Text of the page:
Synopsis by Bhob Stewart
This British-made historical drama depicts the rise of young Elizabeth Tudor to Queen of England, a reign of intrigue and betrayals. In 1554, Queen Mary I (Kathy Burke) tries to restore Catholicism as England's single faith. With no heir to the crown, she maneuvers to keep her Protestant half-sister Elizabeth (Cate Blanchett) from succeeding her, but her efforts fail. With Mary dead, Elizabeth is proclaimed Queen of England in November 1558. Elizabeth relishes the return from exile of her childhood sweetheart, Lord Robert Dudley (Joseph Fiennes). Chief adviser Sir William Cecil (Richard Attenborough) urges the young Queen to forget personal matters and instead address the country's pressing problems. England is bankrupt, has no army, and is under serious threat from abroad. Elizabeth even has enemies within her own court, the most dangerous being the Duke of Norfolk (Christopher Eccleston). Hoping for an heir, Cecil suggests marriage candidates -- King Philip II of Spain or the French Duc d'Anjou (Vincent Cassel) -- to secure the realm. Elizabeth agrees to meet their ambassadors, but her true feelings are revealed when she meets Dudley for a secret tryst. French "warrior queen" Mary of Guise (Fanny Ardent) amasses troops at the Scottish border. Elizabeth bows to the pro-War lobby led by Norfolk, despite protests from her Master of Spies, the enigmatic Sir Francis Walsingham (Geoffrey Rush), but the decision to fight leads to a humiliating defeat. As dark clouds of court conspiracies gather, and the possibility of assassination looms, Elizabeth strikes out at her enemies and puts her trust in Walsingham. Shown at 1998 film fests (Venice, Toronto), this is the first English-language film of Indian director Shekhar Kapur, who shot on locations at Northumberland, Derbyshire, North Yorkshire, and at Shepperton Studios.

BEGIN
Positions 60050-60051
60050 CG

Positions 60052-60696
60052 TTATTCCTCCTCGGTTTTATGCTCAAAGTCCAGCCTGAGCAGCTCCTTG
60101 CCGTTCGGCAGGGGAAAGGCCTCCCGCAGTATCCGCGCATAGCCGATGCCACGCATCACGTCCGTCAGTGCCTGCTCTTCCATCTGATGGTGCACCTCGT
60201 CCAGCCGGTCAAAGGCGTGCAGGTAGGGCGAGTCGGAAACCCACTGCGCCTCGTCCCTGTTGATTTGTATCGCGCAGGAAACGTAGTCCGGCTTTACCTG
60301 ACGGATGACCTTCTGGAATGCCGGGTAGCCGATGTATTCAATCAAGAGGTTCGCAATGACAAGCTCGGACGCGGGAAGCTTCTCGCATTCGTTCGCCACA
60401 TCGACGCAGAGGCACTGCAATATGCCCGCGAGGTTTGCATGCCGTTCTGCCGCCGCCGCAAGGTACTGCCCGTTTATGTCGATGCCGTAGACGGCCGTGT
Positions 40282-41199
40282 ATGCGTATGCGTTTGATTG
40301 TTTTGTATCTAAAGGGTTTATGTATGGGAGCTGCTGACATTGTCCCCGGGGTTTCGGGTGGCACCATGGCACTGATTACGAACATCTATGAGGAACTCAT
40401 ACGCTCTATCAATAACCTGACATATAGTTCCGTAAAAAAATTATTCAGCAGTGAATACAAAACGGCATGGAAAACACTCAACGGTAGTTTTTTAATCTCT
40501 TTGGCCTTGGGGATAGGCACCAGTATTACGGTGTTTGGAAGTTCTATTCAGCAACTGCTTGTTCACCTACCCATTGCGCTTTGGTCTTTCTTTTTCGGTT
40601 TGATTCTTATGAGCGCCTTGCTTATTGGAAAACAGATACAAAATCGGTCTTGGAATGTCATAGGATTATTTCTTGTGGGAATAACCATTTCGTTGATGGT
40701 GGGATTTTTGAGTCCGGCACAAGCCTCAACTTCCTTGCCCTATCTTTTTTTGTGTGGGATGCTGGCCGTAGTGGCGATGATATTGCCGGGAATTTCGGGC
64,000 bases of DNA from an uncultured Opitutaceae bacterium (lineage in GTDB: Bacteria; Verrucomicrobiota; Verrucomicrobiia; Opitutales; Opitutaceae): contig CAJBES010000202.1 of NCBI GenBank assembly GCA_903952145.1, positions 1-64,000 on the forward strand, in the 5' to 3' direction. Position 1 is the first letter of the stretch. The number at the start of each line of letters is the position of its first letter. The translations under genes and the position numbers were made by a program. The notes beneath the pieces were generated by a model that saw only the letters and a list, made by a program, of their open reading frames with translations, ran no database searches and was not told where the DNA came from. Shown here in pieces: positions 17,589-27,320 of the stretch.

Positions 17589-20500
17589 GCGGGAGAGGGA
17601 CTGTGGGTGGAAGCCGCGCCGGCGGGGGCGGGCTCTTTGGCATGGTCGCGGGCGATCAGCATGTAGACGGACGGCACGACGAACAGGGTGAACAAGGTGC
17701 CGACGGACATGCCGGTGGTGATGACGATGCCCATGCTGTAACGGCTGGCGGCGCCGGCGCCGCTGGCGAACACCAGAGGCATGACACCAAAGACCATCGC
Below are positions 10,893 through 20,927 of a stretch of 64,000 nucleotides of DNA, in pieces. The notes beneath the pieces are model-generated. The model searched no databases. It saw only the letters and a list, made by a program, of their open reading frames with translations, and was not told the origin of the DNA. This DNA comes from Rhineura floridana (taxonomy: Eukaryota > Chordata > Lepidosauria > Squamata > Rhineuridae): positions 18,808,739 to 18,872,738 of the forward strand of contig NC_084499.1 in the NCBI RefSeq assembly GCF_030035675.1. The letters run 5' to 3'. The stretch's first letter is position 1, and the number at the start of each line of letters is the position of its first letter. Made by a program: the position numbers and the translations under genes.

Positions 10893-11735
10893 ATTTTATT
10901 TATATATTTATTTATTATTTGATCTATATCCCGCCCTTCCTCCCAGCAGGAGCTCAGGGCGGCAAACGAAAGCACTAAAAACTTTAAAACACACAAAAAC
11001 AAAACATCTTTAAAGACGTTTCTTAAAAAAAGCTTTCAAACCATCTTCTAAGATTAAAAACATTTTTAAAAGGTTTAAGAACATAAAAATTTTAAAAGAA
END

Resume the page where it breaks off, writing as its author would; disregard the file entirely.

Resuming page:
betrayal, political-conspiracy, political-intrigue, queen [royalty], royalty
High Artistic Quality, High Production Values